When AM sister station WHOZ changed its callsign to WDLT, the FM station was assigned the WDLT-FM call letters by the Federal Communications Commission on January 31, 1998.[1] (That AM station changed callsigns again in 2007, first to WWFF then to the current WXQW.[10]) In October 1999, control of WDLT-FM was transferred from M&F Associates L.P. to Cumulus Media, Inc.[11]

On July 9, 2012, Cumulus Broadcasting announced that WLVM (97.5 FM) had been sold by the Educational Media Foundation to its holding company, Cumulus Licensing, LLC, as part of a multi-station deal. As a result, several format shifts were scheduled to take place simultaneously at noon on July 15, 2012.[12] The urban AC format on WDLT-FM moved to WABD (now WDLT-FM, 104.1 FM), the CHR format on WABD moved to WLVM (now WABD, 97.5 FM), and the Christian programming on WLVM moved to WDLT-FM (now WLVM, 98.3 FM).[2] The FCC accepted the WLVM license transfer application on July 10, 2012, and changed its call sign to WABD on July 16, 2012, but as of July 17, 2012, had yet to approve the sale of the station.[12] WABD and WDLT-FM are being operated under local marketing agreements until the sales are approved and the transactions consummated.[13]


  1. ^ a b c d e "Call Sign History". CDBS Public Access Database. FCC Media Bureau. July 23, 2012. Retrieved July 24, 2012.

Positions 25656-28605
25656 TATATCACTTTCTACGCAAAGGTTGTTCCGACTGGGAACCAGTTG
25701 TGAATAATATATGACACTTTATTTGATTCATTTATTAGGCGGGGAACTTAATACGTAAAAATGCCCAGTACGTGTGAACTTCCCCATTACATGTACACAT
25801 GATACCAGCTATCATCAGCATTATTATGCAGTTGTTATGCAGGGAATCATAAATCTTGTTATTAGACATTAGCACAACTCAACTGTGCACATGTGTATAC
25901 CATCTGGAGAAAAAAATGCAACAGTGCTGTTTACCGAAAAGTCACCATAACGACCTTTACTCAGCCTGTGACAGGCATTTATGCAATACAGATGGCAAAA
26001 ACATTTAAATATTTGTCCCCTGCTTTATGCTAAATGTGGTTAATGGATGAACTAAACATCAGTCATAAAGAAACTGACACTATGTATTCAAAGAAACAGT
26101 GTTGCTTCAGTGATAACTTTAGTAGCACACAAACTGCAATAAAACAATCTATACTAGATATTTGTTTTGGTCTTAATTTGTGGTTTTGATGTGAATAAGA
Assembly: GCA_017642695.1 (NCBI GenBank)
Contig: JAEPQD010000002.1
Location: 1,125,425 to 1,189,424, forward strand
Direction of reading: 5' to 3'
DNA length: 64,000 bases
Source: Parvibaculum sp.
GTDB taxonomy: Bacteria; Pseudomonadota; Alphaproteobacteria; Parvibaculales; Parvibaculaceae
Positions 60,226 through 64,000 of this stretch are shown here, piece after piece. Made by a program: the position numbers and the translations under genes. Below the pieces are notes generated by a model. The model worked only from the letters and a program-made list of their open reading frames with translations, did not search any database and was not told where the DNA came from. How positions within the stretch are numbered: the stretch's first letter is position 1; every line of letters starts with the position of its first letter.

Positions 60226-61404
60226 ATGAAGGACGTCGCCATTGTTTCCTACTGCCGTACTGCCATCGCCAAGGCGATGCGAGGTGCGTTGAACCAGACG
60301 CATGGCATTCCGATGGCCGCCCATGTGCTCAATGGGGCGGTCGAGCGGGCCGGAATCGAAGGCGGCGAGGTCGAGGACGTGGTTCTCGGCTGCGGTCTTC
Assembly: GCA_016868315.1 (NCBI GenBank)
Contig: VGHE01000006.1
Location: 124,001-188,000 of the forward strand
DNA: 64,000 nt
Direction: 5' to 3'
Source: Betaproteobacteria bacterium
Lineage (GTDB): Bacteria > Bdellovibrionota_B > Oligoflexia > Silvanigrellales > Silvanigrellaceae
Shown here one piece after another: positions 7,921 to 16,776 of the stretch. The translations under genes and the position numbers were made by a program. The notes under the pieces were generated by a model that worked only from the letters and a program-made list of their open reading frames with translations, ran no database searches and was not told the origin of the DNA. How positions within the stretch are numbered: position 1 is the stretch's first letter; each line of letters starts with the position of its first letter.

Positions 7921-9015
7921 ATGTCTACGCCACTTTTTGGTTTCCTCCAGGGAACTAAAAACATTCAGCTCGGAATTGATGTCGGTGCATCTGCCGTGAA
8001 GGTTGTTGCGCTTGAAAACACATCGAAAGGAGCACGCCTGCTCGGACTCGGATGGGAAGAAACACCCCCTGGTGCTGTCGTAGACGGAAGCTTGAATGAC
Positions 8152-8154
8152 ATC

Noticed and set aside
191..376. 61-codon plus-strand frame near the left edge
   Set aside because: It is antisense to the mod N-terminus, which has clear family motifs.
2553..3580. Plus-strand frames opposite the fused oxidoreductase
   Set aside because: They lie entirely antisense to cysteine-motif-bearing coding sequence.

2. ^ a b Venta, Lance (July 9, 2012). "WABD Returning Home To 97.5". Radio Insight. Retrieved July 15, 2012. 
  3. ^ "Application Search Details (BALH-19831109GZ)". FCC Media Bureau. January 5, 1984. Retrieved October 19, 2008. 
  4. ^ "Application Search Details (BALH-19860514HH)". FCC Media Bureau. July 29, 1986. Retrieved October 19, 2008. 
  5. ^ "Application Search Details (BALH-19870323GV)". FCC Media Bureau. July 24, 1987. Retrieved October 19, 2008. 
  6. ^ "Application Search Details (BAPLH-19920214HA)". FCC Media Bureau. 1992-07-20. Retrieved October 19, 2008. 
  7. ^ Cain, Carol (April 23, 1993). "It's `back to basics' for WDLT". Mobile Press-Register. p. 1. WDLT is "going back to basics," according to president Tom Wilson. The radio station, located at 98.3 on the FM dial, switched from a light rock format to jazz April 9. Listeners can look forward to more changes, including live announcers, local news broadcasts, special evening programs and a heavy emphasis on community involvement. 
  8. ^ "Application Search Details (BLH-19930430KA)". FCC Media Bureau. 1993-08-13. Retrieved October 19, 2008. 
  9. ^ "Application Search Details (BALH-19970522FG)". FCC Media Bureau. 1997-10-31. Retrieved October 19, 2008. 
  10. ^ "WXQW Call Sign History". FCC Media Bureau CDBS Public Access Database. 
  11. ^ "Application Search Details (BTCH-19990622GV)". FCC Media Bureau. October 18, 1999. Retrieved October 19, 2008. 
  12. ^ a b "Application Search Details (BALH-20120709AFX)". FCC Media Bureau. July 10, 2012. Retrieved July 15, 2012. 
  13. ^ "WABD is Heading To The Old WABB 97.5 Frequency". All Access. July 9, 2012. Retrieved July 15, 2012.